12 Movies and a Novel

This post is part of the August Synchroblog: Summertime, Summertime, Sum Sum Summertime in which we were invited to share our favorite books and/or movies of the summer.  Be sure and check out the list of contributions to this months synchroblog which I will list at the end of this post as they become available.  To learn more about the synchroblog please visit the Synchroblog site.

When hubby and I went to see Rise of the Planet of the Apes this past weekend I checked in on Foursquare at our favorite theater (of which I am the Foursquare Mayor) and received a message saying that I had achieved a new record because I had checked in “12 weekends in a row” at this particular theater.  12?  Could it really be 12?  We do love to go to the movies, but I wasn’t sure if I could remember 12 movies I had seen in the last three months.

Green Lantern, Transformers: Dark of the Moon, Larry Crowne, CaptainAmerica: The First Avenger, Friends with Benefits, Cowboys and Aliens, The Hangover Part 2, Bridesmaids, X-Men: First Class, Super 8, Bad Teacher, Rise of the Planet of the Apes … it looks like we may have been there 12 weekends in a row!

However, I don’t know that I could really write a whole post about any of those movies.  There just isn’t that much substance in summer movies.  They are fun and entertaining but they don’t create a lot of conversation afterwards.  Sure Larry Crowne was a sweet story about the importance of community and second chances; and Rise of the Planet of the Apes could be considered a wake-up call; and Julie Clawson did write a full length post about Cowboys and Aliens which was very interesting … but the most I can really say about my movie experience this summer is that for the most part it was fun and entertaining.  (For the record, I guess my favorite summer flick was Super 8).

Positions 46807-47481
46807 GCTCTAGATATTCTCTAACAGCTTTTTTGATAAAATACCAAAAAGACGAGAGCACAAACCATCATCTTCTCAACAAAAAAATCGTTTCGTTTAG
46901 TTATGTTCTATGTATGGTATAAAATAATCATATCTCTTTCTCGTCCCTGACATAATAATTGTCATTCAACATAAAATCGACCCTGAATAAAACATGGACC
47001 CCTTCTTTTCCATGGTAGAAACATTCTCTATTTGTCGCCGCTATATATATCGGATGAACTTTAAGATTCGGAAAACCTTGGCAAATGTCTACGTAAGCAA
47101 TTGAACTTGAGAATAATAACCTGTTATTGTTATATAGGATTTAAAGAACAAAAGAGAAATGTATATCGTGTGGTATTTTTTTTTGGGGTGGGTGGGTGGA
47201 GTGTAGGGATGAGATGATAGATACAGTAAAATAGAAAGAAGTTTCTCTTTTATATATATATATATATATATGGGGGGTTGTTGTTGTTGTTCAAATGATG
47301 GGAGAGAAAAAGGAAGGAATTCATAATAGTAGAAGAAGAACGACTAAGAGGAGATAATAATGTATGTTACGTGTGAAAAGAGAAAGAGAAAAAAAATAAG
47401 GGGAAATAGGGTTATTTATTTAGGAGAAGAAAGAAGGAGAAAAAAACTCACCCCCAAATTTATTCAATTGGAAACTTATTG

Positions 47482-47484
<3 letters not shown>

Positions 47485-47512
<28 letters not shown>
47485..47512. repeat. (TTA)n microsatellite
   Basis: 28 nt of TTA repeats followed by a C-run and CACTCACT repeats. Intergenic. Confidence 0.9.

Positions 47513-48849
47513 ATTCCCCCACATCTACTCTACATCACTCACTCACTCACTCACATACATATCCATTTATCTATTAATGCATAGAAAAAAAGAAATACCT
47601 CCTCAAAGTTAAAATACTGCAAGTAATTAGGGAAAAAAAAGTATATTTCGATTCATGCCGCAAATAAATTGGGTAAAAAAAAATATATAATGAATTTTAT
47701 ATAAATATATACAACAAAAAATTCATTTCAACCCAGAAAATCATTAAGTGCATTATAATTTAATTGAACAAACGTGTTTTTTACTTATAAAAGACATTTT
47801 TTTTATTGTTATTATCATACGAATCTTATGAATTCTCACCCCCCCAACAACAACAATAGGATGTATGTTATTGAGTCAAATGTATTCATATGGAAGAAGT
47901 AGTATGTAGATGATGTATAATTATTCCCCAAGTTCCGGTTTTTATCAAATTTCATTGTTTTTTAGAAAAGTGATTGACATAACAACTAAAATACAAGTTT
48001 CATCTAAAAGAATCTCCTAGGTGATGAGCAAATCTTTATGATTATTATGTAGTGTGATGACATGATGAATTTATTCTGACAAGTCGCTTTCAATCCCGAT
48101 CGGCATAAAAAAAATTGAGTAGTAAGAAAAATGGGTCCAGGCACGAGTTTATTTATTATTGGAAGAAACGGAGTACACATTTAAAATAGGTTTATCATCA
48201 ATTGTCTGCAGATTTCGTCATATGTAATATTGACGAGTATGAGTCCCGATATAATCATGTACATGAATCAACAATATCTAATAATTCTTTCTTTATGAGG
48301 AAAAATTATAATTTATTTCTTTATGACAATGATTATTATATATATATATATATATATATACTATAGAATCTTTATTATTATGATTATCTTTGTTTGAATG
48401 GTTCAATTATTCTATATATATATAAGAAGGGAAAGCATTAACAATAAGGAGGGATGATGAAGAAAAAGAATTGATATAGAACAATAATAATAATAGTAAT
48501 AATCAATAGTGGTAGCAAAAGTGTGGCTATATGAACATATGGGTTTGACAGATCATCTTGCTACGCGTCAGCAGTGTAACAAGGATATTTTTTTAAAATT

That is why I really needed a good, long, epic sort of book to read this summer.  I needed something that I could dive into, live within, immerse myself, connect to, reflect upon, struggle with … but it had to be fiction!  because I am mostly drawn to fiction these days.  I seem to learn more, get more insight, experience more transformation, find truth more in a great novel than in anything else I read these days.  It is something about “the story” that connects me in a way that stays with me.

So that is what led to me reading the novel Freedom by Jonathan Franzen.

You probably heard all the hype when it came out last fall … “The Next Great American Novel”  “The Most Over-Hyped New Novel”  “A Poignant Indictment of Contemporary American Life”

It is long (over 500 pages) and covers a span of more than 30 years in the life of a family who is in a sort of free-fall as they try to figure out how to live in the world they find themselves in.

It is almost impossible to give a brief description of the plot as it includes so many things … fidelity, infidelity, politics, war, war profiteering, depression, marriage, friendship, personal liberties, social responsibility, environmental issues, teen rebellion, betrayal, capitalism, regulation, sex, love … even rock ‘n roll.  It tells a lot of stories and it spreads them out over a few decades and continents.